Mountains of paper piles sit crookedly on my kitchen table. Paper cutters, awls, bone folders and rulers are strewn about. Pages must be printed, covers cut to size and then paper folded and punched with holes. It takes weeks to make several dozen books this way.
Every single time this process starts, I ask myself if it is worth it. I know how much easier, and perhaps neater, the product would turn out if it’s sent off to a printing company. I could simply email the file and a perfectly packed box would arrive at my doorstep. Instead, I sit here night after night, folding and cutting, stitching and trimming.
At last, all the pieces come together, and it’s time to sew. I slide my glasses on and easily slip the waxed thread through the eye of an oversized needle. The needle glides through the cover, into signature one and out signature two. Again and again the needle dives between the pages until it meets its tail in the middle. I pull the thread taut, snip it off and tie a knot. Another book is born.
Stitch by stitch
The pages are sewn together, one by one, hour by hour, until my fingertips ache. It’s in the sewing, the act of pulling needle and thread to create something new, that I sense my grandmother.
I remember the sunshine beams cutting through the crystal gems that hung over the kitchen window in my grandparent’s trailer, making little rainbows on the table. I was 8 and I sat on a backless bench and re-threaded a needle, attempting to do it with adeptness and confidence, just like grandma.
As she waited for me, she didn’t stop talking, she never stopped talking. But I liked to listen. She told me about making dress patterns from brown paper during the Depression and the time she received a single, sacred orange for Christmas.
Learning to sew
That summer, it was decided that my grandmother, Wanita, would give me sewing lessons. I was an eager student, longing to embroider my own hankies with delicate violets or to make fashionable skirts that no one else had. During my first lesson, we used the sewing machine and our hands to make a little stuffed lion with button eyes and an embroidered nose.
Grandma wouldn’t have called herself a seamstress, but she could sew anything, so it seems like the right word. She made my mother’s wedding dress, she made matching Easter dresses for Cabbage Patch dolls, she made embroidered pillow cases, she crocheted lap blankets.
For Christmas, she made glamorous taffeta gowns; for Halloween a spot-on Sleeping Beauty costume. She made all of these things for my numerous aunts, uncles and cousins, too. Never forgetting a birthday or something special for each of us on holidays, Grandma took the time to make things. It was her way of self-expression, her way of creating space in a world where having a voice outside of the sewing room was rare.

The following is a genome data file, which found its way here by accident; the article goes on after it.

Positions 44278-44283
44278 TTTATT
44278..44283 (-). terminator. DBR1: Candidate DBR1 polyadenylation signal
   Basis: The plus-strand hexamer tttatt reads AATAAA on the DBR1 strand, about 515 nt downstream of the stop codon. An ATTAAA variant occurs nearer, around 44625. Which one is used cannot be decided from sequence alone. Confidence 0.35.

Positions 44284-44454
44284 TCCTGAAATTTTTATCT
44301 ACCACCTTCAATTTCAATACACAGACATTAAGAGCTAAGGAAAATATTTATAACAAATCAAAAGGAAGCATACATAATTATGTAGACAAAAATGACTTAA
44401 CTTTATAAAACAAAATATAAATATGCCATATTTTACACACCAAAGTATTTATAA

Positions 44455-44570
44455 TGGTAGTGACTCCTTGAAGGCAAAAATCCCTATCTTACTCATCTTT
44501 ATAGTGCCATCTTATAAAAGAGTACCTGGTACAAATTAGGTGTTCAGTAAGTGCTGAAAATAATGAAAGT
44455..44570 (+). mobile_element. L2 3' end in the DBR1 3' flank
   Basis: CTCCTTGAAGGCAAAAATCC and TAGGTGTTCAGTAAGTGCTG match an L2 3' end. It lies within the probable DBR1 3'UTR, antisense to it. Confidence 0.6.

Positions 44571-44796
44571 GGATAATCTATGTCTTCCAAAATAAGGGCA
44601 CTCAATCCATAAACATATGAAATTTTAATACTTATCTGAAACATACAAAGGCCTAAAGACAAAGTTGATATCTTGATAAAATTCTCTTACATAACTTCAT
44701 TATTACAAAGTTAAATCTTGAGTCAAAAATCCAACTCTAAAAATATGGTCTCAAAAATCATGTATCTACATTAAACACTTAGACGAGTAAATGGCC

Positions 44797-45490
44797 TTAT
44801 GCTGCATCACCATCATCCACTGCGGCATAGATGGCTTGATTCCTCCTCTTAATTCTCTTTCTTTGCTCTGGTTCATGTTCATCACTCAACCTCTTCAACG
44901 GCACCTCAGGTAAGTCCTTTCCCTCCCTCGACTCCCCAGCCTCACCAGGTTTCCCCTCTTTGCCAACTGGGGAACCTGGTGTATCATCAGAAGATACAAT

Understandably, as the number of grandkids neared 20, and her eyes and joints began to fail, our gifts came from the Dollar Store. But most of those I kept, too, in a box with the green taffeta gown.Today, my own projects consume the kitchen table just like hers did. I’m not sewing dresses, but making books.
As I stitch away at them, making a neat pile after finishing each one, my breathing slows and the light in the room feels warm. I’ve found a way to fuse the personal nature of the words in these books with a product that feels like it was made just for the reader, because it was.
In this way, I know she is here. She’s part of me in the joints of my fingers, in the quietness of my mind, as I was once a part of her. A peaceful presence.
Yes, it seems a little crazy to make all these books when it would be so easy to have them printed. But in the slow quiet of this process, thinking of my grandmother, it becomes clear. This making of books slows me down, way down, enough to impart some good thoughts and prayers into each book I sew. I can’t always change the way things are or always have been, but I can create space for expression.
My 3-year-old marvels at the mess on the table, longing to pull the heavy arm of the paper cutter. I show her how to make a simple, folded book, and she writes intently in the pages with a chubby blue marker. Usually I wait until she is sleeping to sew, but this time I show her all the tools and she watches as another book comes together. Maybe one day my daughter will remember me sitting at the table stitching and decide to make something of her own.
Gwen Van Velsor is founder of Yellow Arrow Publishing, a Baltimore-based nonprofit that supports women writers. Find out more at yellowarrowpublishing.com.